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Last Updated: Tuesday, 15 February, 2005, 17:26 GMT
Barrier 'harms West Bank health'
Barrier under construction
Over a third of the barrier has already been built
Israel's West Bank barrier is blocking 10,000 chronically ill Palestinians from access to essential treatment, say three leading medical organisations.

Medicins du Monde, the Palestinian Red Crescent Society and Physicians for Human Rights-Israel made the charges at a Ramallah press conference on Tuesday.

The organisations also said that over 100,000 pregnant women could suffer from the lack of access to healthcare.

Israel says the barrier is necessary to prevent Palestinian suicide attacks.

The three organisations have launched a joint campaign to highlight the impact of the barrier on healthcare services.

They say that over 130,000 Palestinian children may not be immunised once the barrier is complete.

Almost a third of West Bank villages will suffer from lack of access to a health system in each region once the structure is finished, the organisations say.

"The wall has put Palestinian healthcare at risk, both for patients and medical staff that have difficulties accessing or are denied access to hospitals," said Medicins Du Monde president Francois Jeanson.

Movement

Ruchama Marton, a psychiatrist who heads Physicians for Human Rights-Israel, drew attention to the psychological effects of the barrier on both Israelis and Palestinians.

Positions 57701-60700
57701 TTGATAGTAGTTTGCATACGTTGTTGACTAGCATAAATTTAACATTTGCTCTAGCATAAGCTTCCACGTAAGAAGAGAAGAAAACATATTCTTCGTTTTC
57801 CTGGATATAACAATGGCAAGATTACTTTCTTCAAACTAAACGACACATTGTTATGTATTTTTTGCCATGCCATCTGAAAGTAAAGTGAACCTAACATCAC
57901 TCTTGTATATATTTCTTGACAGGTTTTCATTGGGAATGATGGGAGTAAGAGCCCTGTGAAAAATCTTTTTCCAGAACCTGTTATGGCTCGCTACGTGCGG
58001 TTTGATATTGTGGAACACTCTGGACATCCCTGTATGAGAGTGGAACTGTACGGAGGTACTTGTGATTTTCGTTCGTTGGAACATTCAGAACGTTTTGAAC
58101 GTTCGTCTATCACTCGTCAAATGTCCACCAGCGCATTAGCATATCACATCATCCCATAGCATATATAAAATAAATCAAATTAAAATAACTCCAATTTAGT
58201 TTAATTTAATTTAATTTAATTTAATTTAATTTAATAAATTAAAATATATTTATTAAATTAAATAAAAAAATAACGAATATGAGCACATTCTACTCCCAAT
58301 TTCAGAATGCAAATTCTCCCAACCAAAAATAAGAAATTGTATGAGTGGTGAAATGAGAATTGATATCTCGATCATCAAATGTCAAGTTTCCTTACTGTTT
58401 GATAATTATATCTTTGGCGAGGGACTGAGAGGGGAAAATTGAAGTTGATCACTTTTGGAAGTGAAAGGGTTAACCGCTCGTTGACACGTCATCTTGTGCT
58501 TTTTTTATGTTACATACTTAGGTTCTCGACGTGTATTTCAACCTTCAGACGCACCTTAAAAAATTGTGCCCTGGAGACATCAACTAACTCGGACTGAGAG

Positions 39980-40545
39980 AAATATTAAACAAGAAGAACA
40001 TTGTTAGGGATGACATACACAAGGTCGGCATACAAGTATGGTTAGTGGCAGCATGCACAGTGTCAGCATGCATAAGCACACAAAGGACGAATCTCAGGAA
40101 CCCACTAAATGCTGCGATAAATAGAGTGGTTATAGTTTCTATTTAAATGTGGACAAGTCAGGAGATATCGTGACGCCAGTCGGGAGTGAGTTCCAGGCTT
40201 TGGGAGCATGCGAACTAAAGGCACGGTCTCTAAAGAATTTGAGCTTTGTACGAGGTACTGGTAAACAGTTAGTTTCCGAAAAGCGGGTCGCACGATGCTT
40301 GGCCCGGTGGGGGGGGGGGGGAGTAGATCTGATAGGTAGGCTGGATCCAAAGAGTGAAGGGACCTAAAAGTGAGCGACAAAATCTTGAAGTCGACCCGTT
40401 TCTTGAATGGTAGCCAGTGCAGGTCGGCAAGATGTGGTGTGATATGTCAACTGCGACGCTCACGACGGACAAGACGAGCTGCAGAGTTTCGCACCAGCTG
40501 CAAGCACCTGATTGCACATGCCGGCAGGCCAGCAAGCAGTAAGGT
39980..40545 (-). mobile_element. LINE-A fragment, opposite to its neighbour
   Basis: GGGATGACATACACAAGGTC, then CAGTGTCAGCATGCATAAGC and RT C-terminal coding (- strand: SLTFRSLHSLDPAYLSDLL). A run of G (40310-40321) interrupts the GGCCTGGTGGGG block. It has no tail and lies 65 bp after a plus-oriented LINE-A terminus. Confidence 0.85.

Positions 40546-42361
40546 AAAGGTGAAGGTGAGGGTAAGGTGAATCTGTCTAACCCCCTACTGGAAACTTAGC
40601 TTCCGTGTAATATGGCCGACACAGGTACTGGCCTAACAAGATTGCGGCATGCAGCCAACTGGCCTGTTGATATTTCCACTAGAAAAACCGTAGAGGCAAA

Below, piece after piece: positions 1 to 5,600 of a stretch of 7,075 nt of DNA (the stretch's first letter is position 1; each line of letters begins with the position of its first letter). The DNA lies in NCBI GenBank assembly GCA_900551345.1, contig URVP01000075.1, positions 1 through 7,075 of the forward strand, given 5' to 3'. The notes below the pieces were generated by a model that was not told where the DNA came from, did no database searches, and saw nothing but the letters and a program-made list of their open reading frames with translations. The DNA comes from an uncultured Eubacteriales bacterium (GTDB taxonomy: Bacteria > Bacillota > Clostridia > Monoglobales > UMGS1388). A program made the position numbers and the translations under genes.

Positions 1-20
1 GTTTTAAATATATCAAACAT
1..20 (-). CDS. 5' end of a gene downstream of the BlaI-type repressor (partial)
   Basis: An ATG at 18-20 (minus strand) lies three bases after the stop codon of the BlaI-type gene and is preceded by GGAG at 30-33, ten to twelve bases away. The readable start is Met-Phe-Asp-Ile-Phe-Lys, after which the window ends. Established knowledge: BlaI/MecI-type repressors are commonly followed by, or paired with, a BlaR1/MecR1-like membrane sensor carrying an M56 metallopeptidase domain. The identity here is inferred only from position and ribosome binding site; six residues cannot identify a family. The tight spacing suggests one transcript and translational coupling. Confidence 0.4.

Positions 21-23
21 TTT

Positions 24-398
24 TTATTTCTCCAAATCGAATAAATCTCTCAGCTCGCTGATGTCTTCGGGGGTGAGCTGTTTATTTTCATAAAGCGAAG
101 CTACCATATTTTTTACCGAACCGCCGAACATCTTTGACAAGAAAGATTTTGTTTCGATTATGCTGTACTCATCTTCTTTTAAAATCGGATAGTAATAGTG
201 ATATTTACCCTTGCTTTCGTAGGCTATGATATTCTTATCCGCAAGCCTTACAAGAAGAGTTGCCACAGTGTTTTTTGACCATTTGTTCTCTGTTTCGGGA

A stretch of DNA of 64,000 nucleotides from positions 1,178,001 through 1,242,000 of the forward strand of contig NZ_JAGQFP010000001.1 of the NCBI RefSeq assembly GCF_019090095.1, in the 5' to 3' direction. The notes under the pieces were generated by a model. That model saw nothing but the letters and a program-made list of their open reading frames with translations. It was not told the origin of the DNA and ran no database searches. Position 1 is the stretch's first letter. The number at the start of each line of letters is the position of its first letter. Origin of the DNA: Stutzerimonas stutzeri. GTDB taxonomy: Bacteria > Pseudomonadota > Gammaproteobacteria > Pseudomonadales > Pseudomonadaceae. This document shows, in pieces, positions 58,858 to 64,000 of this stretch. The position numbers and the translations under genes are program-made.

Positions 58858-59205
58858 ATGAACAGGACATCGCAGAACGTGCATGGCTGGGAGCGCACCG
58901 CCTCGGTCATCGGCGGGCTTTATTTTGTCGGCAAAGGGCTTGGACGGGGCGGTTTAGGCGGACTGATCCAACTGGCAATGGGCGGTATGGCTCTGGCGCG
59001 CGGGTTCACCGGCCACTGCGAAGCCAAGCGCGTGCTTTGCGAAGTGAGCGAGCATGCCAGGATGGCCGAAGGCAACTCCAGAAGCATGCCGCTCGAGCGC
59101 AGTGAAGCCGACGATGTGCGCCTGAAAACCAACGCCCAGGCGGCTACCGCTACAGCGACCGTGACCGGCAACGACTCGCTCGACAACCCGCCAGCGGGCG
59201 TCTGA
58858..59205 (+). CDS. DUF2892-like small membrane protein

"The main goal of the wall is to hide the Palestinians from the Israelis because otherwise it may be possible to identify with their suffering and see them as human beings," she said.

Dr Marton said the barrier, which cuts deep into Palestinian land in some areas, is "depriving Palestinians of the freedom of movement which is the essence of life."

Yunis al-Khatib, of the Palestinian Red Crescent Society, said 200,000 Palestinians were already being denied free and open access to healthcare because of the barrier.

Israel says it has taken into account the humanitarian needs of those affected by the structure, but Palestinians' right to freedom of movement cannot "take precedence over the right of Israelis to live".

Over a third of the controversial structure has been completed, mainly in the northern West Bank.

Palestinian and international criticism and court rulings have forced Israel to revise the barrier's route, but the government insists the project must be completed




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